Op-Eds

The CA 2021/22 budget passed last month, but a series of “trailer bills” to fund specific programs passed on July 15. Many of these were policy priorities for myself and for my caucus. Programs receiving funding ranged from foster youth to childcare and development programs, to housing and homelessness. Specifically, we passed legislation to begin consolidation of California’s fractured rate structure for childcare and preschool programs. With the $2.6 Billion allocated this year alone, quality of care will be emphasized to support positive learning and developmental outcomes for children… read more
Access to the internet has become a critical part of everyday life, something many Californians take for granted. But usable broadband service has been unavailable for many. Over 670,000 Californians do not have access to a high-speed broadband connection, including 30% of rural households and 24% of homes located on tribal lands. My district is one of those. That’s why my caucus and I have long supported efforts to close the digital divide statewide. I’m happy to report that SB 156, to fund a statewide broadband network included in the 2021-22 budget, received final legislative approval on… read more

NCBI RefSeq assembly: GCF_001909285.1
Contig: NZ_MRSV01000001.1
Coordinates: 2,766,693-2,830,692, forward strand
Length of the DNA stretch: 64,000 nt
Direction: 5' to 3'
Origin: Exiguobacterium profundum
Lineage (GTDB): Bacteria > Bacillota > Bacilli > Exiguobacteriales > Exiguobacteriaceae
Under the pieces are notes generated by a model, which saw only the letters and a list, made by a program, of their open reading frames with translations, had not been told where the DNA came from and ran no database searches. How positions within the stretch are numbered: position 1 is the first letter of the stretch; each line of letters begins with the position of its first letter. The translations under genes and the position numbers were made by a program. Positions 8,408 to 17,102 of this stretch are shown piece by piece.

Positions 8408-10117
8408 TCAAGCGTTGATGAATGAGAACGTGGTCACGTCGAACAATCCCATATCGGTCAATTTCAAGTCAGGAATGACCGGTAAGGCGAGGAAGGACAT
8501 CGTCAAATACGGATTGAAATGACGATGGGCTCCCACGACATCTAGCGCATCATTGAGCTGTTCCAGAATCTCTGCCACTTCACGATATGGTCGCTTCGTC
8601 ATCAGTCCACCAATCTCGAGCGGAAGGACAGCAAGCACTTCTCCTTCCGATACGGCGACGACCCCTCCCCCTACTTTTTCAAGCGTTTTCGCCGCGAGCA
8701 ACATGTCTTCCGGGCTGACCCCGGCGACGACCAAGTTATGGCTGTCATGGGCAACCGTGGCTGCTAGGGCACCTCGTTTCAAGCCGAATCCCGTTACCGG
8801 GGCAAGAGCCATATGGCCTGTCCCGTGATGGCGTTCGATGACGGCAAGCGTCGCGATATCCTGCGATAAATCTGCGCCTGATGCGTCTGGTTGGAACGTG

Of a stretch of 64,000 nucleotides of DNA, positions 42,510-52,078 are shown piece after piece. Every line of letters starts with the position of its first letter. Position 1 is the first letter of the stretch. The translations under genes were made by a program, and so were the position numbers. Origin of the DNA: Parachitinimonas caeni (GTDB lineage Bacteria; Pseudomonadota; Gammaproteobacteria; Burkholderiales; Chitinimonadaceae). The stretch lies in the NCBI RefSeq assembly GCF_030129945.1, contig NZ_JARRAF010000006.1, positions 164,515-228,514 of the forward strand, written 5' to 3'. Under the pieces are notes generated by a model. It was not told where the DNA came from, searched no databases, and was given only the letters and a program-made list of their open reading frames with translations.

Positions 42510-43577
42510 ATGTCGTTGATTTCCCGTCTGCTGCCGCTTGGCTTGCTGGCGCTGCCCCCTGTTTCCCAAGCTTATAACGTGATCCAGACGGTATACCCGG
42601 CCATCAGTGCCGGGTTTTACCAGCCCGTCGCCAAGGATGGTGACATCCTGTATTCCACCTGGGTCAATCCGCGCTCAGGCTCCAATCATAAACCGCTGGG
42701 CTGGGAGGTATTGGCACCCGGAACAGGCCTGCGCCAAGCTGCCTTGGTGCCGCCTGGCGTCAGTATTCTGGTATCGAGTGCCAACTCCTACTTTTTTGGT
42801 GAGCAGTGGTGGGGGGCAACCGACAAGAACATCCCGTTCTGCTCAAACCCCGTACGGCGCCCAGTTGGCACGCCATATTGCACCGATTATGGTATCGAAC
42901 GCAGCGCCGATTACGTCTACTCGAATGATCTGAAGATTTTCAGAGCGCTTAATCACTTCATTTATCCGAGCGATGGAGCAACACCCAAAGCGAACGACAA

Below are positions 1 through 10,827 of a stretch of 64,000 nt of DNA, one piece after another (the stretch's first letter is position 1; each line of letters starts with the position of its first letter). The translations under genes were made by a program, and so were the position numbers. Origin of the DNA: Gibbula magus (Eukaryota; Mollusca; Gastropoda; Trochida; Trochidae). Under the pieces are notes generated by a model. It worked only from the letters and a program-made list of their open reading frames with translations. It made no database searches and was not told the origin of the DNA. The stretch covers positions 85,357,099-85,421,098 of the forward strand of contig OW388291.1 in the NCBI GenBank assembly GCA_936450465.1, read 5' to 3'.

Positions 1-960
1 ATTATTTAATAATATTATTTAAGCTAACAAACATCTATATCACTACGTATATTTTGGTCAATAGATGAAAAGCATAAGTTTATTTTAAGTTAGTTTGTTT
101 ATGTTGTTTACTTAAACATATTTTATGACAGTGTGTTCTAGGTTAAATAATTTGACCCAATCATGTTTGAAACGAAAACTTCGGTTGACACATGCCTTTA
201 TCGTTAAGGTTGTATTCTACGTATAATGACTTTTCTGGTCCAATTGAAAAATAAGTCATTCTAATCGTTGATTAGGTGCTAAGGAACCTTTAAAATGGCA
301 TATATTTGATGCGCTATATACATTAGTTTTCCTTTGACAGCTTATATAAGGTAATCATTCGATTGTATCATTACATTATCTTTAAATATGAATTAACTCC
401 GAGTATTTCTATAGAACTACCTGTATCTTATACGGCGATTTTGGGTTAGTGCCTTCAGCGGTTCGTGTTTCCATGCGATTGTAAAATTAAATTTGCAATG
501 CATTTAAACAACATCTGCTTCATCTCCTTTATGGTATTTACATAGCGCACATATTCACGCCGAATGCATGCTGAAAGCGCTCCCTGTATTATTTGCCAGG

According to a report by the FBI, 2020 was the deadliest year in California since 2007, with homicides increasing by 31%. Public safety should be our priority, but we’ve been moving in the wrong direction. In California, 28% of homicides last year were gang-related, seven percent were the result of domestic violence.  Minority populations suffered the most as Hispanics accounted for 45% of homicide victims, and  African Americans, 31%.  The homicide rate in 2019 was the lowest since 1966, making last year’s spike all the more significant. On the other hand, property crimes dipped, possibly… read more